Kayan Mentarang National Park

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Kayan Mentarang National Park
Gas Station A.JPG
Floating Gasoline Station in Kayan river at Kayan Mentarang National Park
Map showing the location of Kayan Mentarang National Park
Map showing the location of Kayan Mentarang National Park
Kayan Mentarang NP
Location of Kayan Mentarang NP in Borneo
LocationNorth Kalimantan, Indonesia
Nearest cityTarakan
Coordinates3°12′N 115°30′E / 3.200°N 115.500°E / 3.200; 115.500Coordinates: 3°12′N 115°30′E / 3.200°N 115.500°E / 3.200; 115.500
Area13,605 km2 (5,253 sq mi)
Governing bodyMinistry of Forestry

Kayan Mentarang National Park is a densely forested national park in North Kalimantan province, Borneo Island, Indonesia. The national park is named after a great dispersed Mentarang mountain trails plateau of Apau Kayan which covers the entire park from Datadian area in south region to Apau Ping area in mid region until Long Bawan in north region.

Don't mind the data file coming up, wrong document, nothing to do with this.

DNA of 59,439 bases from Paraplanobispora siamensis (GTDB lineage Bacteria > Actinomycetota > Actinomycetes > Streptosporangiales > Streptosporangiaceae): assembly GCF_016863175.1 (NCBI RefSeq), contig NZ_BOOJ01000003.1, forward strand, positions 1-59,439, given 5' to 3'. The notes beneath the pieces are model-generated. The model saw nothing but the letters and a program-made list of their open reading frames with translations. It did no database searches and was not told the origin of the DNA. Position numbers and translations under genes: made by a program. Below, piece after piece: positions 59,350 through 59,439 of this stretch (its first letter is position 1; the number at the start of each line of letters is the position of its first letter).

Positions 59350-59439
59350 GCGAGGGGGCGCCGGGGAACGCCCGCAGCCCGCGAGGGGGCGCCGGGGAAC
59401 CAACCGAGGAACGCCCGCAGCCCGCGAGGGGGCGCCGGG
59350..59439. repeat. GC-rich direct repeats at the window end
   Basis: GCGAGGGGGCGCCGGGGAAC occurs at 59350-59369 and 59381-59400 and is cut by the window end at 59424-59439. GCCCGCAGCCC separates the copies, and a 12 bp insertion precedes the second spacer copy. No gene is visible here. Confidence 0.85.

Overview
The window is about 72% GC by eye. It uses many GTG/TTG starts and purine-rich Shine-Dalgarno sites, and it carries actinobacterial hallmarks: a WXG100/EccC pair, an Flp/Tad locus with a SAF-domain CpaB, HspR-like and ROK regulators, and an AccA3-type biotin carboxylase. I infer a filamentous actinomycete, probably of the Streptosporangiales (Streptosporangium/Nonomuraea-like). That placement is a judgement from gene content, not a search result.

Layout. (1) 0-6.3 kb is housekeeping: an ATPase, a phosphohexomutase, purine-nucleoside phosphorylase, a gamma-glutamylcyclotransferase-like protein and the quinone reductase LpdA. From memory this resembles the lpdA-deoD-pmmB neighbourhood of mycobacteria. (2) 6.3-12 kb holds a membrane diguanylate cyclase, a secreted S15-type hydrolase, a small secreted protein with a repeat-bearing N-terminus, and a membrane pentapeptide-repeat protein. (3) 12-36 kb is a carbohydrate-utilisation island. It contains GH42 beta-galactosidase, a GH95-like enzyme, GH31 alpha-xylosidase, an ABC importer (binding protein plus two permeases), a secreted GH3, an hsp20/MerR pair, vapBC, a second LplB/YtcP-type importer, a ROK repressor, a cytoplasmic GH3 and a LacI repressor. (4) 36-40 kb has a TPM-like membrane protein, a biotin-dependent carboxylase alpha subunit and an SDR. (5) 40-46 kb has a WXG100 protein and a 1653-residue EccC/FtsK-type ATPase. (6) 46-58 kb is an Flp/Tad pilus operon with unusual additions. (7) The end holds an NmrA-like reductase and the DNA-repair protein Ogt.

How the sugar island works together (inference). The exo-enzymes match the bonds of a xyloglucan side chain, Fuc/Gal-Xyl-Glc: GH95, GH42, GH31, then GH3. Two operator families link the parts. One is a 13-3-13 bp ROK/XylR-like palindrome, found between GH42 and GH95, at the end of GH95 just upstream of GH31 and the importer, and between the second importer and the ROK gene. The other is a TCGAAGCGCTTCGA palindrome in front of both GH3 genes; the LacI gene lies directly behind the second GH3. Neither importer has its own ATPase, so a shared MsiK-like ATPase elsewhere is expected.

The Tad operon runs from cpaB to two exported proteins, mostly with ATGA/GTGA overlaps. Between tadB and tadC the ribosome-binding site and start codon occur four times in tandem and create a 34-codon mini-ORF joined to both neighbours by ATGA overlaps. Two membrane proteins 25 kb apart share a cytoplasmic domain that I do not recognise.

Kayan Mentarang National Park is located at the border between Indonesia and Malaysia. The park is central to the WWF Heart of Borneo initiative, which aims to protect the transboundary highlands of Borneo, which straddle the three Southeast Asian nations of Indonesia, Malaysia and Brunei Darussalam.

Until recently it has been difficult for tourists to enter this huge National Park, with difficulties often encountered at the local rural Malaysian-Indonesian border checkpoint. However, as the Heart of Borneo initiative has progressed agreements have been put in place which promotes movement of tourists into Kayan Mentarang National Park from Malaysia via Ba'kelalan in Sarawak, Malaysian Borneo.


Animals found in the park include the mammals such as Malayan pangolin, the long-tailed macaque, the proboscis monkey, the Bornean gibbon, the greater slow loris, the western tarsier, the clouded leopard, the marbled cat, the flat-headed cat, the Oriental small-clawed otter, the sun bear, and the Hose's palm civet.

Other protected species include the rhinoceros hornbill, the helmeted hornbill, Bulwer's pheasant, and the wrinkled hornbill.

Human habitation[edit]

Archaeological remains in the park including stone tools and graves indicate that the area was inhabited over 350 years ago. Currently there are about 20,000-25,000 Dayak people living around the park, from various tribes including the Kenyah, Punan, Lundayeh and Lun Bawang.[1]

See also[edit]


External links[edit]